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Log Home Caulking, Chinking, and Sealing



Can I stain before caulking or chinking?
When applying Conceal or Log Builder caulking, 1010 or Log Jam chinking and using a water based stain, it may be applied before of after staining. If using NatureColor Base or Recoater, Woodguard, or WR-5:

1. Apply caulk or chinking over one coat, and then apply a second coat of finish the following year.
2. Wait at least 21 days after staining before caulking or chinking to allow for cure time. (Paraffinic oils like in X-100 can cause adhesion failures.)

Do I need backer rod?
Yes, if chink joints are greater than 1/4". See Backer Rod and Chinking.

What does the temperature need to be to apply caulk or chinking?

See "Surface Preparation".

What can I use to smooth out my caulking or chinking?
People use various kinds of "tooling" devices. The most popular would probably be a spatula of some sort at the desired width. Some people use a cake spatula if an industrial one is not available. Butter knives, fingers, and foam brushes like the Padbrush have also been used. The Padbrush, kept damp, works well for Log Jam chinking.

How do I prevent blisters from forming in log home caulk and chinking?
Click here for details.

I have flat on flat logs, what do I put between them?
There are a few alternatives to put in between logs that are a flat on flat system.

1. The first is to lay a bead of adhesive caulking on each side of the log; see Conceal, Puttylastic or Stacker.
2. Another alternative is Ethafoam, a flat foam that can be laid down the center of the log leaving a bit of space on the edge of the log. After applying, a caulking designed for log homes would need to be applied to the exterior and interior seams.
3. A third alternative is a product called Log Seal. Some of the features of Log Seal are sealing against water, cold, heat, light and noise. Log Seal has adhesive on one side with an easy-release protective liner, providing fast and easy placement during construction. Log Seal provides easy application for flat on flat and saddle notch systems. When using for flat on flat construction, lay one line of Log Seal on the outer edge and one line on the inner edge.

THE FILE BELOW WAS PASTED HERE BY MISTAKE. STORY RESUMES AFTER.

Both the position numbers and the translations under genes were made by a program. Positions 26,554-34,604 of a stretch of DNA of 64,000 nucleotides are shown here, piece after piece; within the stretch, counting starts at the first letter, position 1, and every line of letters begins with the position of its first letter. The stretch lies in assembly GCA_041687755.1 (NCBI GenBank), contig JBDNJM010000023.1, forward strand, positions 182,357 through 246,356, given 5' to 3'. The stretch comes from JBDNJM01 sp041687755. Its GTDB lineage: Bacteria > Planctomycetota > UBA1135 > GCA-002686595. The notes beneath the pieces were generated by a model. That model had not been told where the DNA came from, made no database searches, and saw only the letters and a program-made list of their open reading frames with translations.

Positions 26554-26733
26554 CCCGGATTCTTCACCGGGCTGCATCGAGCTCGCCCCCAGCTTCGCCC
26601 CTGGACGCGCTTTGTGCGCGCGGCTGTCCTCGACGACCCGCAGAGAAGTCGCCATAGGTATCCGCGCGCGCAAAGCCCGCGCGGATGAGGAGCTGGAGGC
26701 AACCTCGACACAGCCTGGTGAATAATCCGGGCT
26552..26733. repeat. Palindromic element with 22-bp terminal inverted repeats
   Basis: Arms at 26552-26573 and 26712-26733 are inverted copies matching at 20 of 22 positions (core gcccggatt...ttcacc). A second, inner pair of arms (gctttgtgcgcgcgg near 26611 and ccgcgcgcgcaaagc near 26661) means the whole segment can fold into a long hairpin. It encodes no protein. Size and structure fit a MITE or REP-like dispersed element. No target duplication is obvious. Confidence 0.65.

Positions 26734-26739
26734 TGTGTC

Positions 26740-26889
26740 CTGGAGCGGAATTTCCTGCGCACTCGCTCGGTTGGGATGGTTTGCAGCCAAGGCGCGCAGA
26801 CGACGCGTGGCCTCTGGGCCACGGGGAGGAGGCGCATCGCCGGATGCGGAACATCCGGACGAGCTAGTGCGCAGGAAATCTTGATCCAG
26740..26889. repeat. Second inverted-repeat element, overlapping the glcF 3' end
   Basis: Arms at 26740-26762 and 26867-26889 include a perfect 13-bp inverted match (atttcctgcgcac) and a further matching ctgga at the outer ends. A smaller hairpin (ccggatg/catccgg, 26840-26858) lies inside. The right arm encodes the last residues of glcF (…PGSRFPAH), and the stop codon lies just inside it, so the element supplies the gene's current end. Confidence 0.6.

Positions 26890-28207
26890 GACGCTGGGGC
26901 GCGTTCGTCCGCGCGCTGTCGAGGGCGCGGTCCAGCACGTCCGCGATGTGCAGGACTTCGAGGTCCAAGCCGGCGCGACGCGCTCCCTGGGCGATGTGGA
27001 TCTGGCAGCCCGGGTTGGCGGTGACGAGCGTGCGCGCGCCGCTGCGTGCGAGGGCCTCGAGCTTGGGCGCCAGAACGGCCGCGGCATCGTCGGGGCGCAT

Do I need to caulk after using Log Seal or Ethafoam?
Yes. It is always important to seal the exterior side with log home caulk or chinking to keep moisture (in the form of rain or splash-back) out from the log joints. The log caulking also helps to keep insects from working their way in.

Should I buy a 5-gallon pail or tubes?
Economically, it is better to buy a 5-gallon pail; however you don't start saving money until you purchase two 5-gal. pails because of the cost of tools for pail application. A 5-gallon pail is equivalent to twenty-two 29 oz. tubes. It will also depend on what the applicator feels comfortable with, caulking tubes or a bulk loading gun.

If I buy a 5-gallon pail, how do I get it into my caulk gun?
By using a Follow Plate.

How do I clean and take care of my Albion bulk loading gun?
See "Care of Albion Bulk Loading Guns".

How to Prevent Blisters in Caulk and Chinking
Occasionally, blistering of a chinked or caulked surface occurs. A chinked area is more susceptible to blistering due to the larger joint size. After several years of investigation, Sashco Sealants has uncovered most or all of the causes* of this problem and can recommend ways to prevent it.* At first it was thought that the chinking itself was to blame. But the facts do not support this. For example:
  •  The same batch of product has blistered on one log and not on another.
  •  It is common to find blisters on one side of a house and not the other.
  •  Blisters occur above a certain point on a wall and not below it.
  •  Some blisters appear to be random on a chinking line and others are in a straight row.
  •  Blisters often reappear in the same place when repaired with the same batch of chinking or even with a different batch.
The Causes are Site related and not product or batch related.

Causes of Blisters The basic cause of any blister is a build-up of gas between the log, the backing surface, and the chinking and caulking. It occurs during The early curing stages when The chinking is soft but has a skin formed on the surface. Heat usually in the form of direct sunlight causes the gas to expand. As the gas expands, it pushes the chinking out, causing a "bubble" or blister. This gas comes from water, wood sap, or even backing material.

What Circumstances Create the Gas? Trapped Water Vapor. As chinking and caulking dries, it gives off water vapor. Any physical condition which traps the resulting water vapor could cause a blister, especially if the logs and chinking are heated by direct sunlight here are some things that could trap this vapor.
  • Crack or indentation in foam or polyethylene backer rod which doesn't go all the way through. Even tiny spaces can trap enough vapor to create a blister big enough to see.
  • Air bubble trapped during the application process against non-porous backer material.
  • Dead-end crack in wood where moisture vapor can accumulate and expand when heated. (This, most likely, is the most wide-spread cause.)